April 17, 2006

Lilly bone drug cuts breast cancer risk – study

WASHINGTON (Reuters) - Eli Lilly and Co's Evista
osteoporosis drug works as well as the older tamoxifen in
reducing the risk of breast cancer in high-risk women, with
fewer dangerous side effects, researchers said on Monday.

The results of the 19,000-woman Study of Tamoxifen and
Raloxifene (STAR) trial show that Evista, known generically as
raloxifene, is less likely than tamoxifen to cause blood clots
and uterine cancer.

"In STAR, both drugs reduced the risk of developing
invasive breast cancer by about 50 percent," the National
Cancer Institute said in a statement.

Tamoxifen, sold as a generic and by AstraZeneca Plc under
the brand name Nolvadex, has long been prescribed to treat and
prevent breast cancer. Lilly said it would seek U.S. Food and
Drug Administration approval to market Evista both for
osteoporosis and to prevent breast cancer.

"Today, we can tell you that for postmenopausal women at
increased risk of breast cancer, raloxifene is just as
effective, without some of the serious side effects known to
occur with tamoxifen," said study chair Dr. Norman Wolmark.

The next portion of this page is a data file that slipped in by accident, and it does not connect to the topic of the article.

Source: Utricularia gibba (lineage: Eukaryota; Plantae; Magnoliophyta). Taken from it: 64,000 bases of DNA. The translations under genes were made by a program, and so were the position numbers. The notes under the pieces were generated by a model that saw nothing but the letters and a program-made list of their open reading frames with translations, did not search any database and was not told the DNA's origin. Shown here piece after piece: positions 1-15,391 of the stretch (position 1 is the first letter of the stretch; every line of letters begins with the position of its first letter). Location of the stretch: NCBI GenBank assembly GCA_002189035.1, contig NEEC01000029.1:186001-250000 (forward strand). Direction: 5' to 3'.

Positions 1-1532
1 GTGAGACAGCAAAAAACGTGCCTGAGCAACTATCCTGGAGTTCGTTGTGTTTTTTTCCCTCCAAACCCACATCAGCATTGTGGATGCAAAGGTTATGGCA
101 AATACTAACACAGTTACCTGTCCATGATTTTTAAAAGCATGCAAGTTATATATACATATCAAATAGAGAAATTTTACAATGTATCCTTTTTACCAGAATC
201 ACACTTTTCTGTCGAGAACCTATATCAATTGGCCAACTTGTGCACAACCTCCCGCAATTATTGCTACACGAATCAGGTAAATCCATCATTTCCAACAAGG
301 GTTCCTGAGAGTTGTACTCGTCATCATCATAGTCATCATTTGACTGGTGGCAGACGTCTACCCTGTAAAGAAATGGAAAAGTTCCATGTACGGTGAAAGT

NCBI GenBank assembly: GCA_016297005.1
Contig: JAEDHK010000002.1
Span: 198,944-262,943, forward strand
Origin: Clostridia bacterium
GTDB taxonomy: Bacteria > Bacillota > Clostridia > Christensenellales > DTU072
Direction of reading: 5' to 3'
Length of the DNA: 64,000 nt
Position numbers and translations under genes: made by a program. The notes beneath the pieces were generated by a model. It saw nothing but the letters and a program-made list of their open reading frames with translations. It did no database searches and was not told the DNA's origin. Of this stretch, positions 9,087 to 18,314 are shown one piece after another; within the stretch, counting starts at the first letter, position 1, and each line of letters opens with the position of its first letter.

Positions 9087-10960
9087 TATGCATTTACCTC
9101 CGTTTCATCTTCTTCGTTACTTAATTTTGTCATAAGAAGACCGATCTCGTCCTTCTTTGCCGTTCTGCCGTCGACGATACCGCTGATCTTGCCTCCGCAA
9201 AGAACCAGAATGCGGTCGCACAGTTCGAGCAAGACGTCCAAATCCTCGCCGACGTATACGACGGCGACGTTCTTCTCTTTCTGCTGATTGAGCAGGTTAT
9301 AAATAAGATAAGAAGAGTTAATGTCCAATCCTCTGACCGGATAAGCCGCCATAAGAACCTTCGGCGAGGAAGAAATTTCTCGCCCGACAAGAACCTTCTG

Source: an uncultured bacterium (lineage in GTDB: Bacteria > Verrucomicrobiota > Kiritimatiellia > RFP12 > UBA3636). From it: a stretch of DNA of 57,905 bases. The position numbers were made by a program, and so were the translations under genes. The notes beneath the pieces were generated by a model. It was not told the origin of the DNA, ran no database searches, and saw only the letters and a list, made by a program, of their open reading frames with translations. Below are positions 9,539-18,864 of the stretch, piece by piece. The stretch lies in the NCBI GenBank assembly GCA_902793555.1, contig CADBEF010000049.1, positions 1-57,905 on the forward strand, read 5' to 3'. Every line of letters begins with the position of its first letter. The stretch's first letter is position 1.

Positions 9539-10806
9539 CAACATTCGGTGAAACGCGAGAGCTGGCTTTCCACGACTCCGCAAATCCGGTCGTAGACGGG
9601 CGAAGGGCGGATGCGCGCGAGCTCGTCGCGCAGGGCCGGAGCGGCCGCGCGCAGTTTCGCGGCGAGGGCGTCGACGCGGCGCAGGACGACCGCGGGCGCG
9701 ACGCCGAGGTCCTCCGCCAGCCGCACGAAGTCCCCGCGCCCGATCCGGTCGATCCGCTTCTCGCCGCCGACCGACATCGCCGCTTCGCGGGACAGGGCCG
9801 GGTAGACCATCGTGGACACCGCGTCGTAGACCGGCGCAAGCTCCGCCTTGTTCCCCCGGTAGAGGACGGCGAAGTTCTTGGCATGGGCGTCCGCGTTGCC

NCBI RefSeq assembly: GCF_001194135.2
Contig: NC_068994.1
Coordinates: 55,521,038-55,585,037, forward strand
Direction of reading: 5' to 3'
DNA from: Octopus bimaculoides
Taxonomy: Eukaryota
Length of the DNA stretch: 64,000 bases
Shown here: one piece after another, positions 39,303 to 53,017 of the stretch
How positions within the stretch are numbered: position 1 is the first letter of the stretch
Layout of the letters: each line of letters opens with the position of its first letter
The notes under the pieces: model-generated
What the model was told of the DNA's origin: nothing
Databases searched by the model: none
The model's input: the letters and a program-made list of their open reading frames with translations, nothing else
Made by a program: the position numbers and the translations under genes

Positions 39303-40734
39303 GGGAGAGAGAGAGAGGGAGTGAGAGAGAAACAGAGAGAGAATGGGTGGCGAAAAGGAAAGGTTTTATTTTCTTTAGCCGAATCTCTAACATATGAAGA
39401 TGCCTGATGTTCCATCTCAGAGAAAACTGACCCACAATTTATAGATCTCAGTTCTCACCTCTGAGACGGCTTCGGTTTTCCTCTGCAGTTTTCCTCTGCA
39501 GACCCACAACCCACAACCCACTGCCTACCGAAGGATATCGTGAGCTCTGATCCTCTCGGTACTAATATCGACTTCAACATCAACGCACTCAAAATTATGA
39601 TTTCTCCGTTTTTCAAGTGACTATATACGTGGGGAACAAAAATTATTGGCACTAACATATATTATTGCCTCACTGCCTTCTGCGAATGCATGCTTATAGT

Breast cancer is the second leading cause of cancer death
among U.S. women, after lung cancer. More than 200,000 people
are diagnosed and another roughly 40,000 die from it each year,
according to the American Cancer Society. Globally, 1.2 million
women and a few men are diagnosed with breast cancer annually.

The lifetime risk for a woman in the industrialized world
is roughly one in nine. But the risk is much higher risk for
those with several risk factors including having a mother or
sister with the disease, never having had a child, or having
had a number of suspicious-looking breast lumps.


Some women are nervous about taking tamoxifen because it
can raise the risk of uterine cancer and blood clots.

Evista does not carry these risks, the five-year STAR trial

"Women who were prospectively and randomly assigned to take
raloxifene daily, and who were followed for an average of about
four years, had 36 percent fewer uterine cancers and 29 percent
fewer blood clots than the women who were assigned to take
tamoxifen," the National Cancer Institute, which helped
organize the trial, said.

Both drugs come as pills and both mimic the effects of the
hormone estrogen on cells, although in a way that appears to be
safer than estrogen itself. Estrogen is linked to most breast
cancer cases.

Both drugs also reduce the risk of osteoporosis. The
bone-thinning disease becomes much more common after women
enter menopause, as do cancer, stroke and heart disease.

STAR was one of the largest breast cancer prevention
clinical trials ever conducted, with 19,747 postmenopausal
women randomly given a daily dose of Evista or Nolvadex for
five years.

"Women taking either drug had equivalent numbers of
strokes, heart attacks, and bone fractures," the NCI said.

Among the 9,745 women in the raloxifene group, 167
developed invasive breast cancer, compared to 163 of 9,726
women in the tamoxifen group.